“They were not satisfied that they could just leave everything in the hands of the private sector,” said Susan Eng, vice president of advocacy at CARP.
Aarsson acknowledged concerns that financial institutions would have an inherent conflict of interest in providing of PRPPs on a for-profit basis, but he said these concerns are unwarranted, given the industry’s rigorous regulatory framework.
“Consumers would continue to have all of the protections of contract law, as well as the high standards of oversight and conduct required of and applicable to regulated financial institutions,” he said.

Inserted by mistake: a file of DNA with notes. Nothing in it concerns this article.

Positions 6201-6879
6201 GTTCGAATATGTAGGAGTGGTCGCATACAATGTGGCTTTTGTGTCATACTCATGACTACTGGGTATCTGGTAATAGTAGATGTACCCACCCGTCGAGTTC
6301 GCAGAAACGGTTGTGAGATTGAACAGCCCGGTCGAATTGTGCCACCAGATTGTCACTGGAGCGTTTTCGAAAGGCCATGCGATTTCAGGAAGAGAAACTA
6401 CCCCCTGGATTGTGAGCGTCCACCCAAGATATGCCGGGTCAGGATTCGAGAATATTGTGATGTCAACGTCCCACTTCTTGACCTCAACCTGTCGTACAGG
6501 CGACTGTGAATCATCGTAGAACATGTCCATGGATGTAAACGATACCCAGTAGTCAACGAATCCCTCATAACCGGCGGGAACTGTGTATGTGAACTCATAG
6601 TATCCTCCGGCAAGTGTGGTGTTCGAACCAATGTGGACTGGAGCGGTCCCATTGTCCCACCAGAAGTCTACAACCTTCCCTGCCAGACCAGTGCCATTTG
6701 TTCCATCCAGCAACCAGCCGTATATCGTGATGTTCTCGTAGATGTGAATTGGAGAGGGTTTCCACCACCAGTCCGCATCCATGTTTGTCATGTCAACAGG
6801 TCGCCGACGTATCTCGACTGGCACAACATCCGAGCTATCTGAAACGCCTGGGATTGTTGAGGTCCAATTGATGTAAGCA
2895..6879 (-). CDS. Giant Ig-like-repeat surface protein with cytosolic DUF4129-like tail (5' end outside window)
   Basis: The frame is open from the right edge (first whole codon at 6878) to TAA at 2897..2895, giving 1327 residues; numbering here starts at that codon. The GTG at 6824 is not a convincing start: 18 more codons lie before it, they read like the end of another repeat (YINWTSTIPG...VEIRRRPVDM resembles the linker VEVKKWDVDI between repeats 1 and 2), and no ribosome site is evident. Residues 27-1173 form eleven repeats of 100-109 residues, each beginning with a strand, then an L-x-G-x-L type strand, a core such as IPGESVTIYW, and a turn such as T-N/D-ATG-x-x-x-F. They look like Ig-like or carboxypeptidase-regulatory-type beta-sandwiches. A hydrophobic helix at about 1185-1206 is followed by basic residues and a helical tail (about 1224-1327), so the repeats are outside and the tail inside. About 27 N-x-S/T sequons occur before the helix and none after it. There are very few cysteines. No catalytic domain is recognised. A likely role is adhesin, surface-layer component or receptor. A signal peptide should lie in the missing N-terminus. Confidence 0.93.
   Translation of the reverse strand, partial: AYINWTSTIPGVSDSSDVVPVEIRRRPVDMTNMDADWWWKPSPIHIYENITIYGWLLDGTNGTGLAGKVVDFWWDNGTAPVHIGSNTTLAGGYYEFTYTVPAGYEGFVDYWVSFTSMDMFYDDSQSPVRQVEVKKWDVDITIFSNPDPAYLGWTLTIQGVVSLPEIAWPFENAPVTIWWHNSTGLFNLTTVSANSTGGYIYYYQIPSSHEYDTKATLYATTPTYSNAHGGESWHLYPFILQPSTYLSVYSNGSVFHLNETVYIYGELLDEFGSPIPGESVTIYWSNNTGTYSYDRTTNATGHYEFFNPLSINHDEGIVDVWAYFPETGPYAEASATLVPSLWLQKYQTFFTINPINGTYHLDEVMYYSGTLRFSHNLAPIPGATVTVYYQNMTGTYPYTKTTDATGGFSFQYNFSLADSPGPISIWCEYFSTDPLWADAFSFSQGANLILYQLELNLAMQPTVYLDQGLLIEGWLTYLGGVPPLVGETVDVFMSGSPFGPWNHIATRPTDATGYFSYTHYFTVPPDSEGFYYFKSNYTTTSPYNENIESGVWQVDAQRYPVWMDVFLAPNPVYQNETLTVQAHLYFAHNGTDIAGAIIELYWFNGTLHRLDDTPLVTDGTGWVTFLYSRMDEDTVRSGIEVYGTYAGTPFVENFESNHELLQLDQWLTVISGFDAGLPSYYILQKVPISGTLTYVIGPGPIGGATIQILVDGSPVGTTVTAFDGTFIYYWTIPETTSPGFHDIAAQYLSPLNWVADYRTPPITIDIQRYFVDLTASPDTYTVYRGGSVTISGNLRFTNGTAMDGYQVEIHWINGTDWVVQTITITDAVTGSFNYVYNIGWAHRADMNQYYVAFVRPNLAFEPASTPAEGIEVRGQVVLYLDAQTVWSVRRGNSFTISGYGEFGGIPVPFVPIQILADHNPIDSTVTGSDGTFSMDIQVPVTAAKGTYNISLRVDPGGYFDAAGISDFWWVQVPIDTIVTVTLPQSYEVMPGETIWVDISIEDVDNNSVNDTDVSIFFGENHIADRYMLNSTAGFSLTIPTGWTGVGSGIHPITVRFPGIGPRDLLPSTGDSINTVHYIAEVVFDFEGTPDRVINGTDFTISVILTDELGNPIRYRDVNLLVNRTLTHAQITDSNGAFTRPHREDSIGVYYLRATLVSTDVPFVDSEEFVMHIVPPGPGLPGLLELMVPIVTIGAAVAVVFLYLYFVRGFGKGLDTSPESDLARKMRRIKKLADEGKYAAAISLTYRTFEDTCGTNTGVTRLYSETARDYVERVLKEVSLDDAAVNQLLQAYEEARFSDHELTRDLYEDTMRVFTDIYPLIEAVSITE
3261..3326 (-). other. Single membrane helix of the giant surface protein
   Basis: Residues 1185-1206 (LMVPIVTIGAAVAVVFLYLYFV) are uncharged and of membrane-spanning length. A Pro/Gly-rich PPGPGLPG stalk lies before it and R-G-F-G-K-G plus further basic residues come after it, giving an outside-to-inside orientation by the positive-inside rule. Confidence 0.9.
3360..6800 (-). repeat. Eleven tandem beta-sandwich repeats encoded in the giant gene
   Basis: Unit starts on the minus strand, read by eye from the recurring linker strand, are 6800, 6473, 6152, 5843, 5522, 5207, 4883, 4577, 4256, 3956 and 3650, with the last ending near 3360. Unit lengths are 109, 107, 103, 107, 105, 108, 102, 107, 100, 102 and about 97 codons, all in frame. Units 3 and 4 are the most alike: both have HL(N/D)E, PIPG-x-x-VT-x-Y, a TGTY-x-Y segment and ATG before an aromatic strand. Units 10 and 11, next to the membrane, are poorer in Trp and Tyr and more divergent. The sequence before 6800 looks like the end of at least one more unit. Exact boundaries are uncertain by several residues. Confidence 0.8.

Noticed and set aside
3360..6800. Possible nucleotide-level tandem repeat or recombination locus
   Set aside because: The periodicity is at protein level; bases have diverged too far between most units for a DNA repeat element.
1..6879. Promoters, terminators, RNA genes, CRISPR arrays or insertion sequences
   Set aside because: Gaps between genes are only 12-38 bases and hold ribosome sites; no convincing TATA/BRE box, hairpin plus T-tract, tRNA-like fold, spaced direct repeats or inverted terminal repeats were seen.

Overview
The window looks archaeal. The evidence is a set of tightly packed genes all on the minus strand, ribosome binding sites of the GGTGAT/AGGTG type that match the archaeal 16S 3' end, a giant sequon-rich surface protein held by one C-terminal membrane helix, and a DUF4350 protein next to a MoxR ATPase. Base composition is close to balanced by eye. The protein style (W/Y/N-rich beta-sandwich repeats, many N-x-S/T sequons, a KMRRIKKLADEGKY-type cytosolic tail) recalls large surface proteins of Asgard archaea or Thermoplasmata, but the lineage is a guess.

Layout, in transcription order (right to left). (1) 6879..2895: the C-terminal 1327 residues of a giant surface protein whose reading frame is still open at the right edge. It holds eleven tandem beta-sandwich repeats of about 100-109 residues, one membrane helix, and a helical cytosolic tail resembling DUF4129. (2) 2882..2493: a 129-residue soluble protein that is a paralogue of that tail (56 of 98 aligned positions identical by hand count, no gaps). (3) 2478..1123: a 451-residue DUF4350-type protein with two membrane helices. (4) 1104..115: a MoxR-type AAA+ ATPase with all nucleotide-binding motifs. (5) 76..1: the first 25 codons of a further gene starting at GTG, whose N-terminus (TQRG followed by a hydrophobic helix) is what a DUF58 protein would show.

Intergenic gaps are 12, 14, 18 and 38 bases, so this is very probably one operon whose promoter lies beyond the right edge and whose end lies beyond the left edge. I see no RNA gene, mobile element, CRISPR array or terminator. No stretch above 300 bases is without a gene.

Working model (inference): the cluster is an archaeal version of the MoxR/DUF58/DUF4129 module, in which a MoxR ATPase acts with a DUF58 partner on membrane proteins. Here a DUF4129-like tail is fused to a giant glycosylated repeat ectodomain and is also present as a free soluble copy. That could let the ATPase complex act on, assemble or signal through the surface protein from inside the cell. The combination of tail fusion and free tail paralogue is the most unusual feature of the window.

Still, Aarsson admitted that the creation of PRPPs wouldn’t alone improve the retirement savings system for Canadians. A “combination of other solutions” would also be necessary to address the at-risk cohorts of the Canadian population, he said.
Keywords: private, public, pension reform, retirement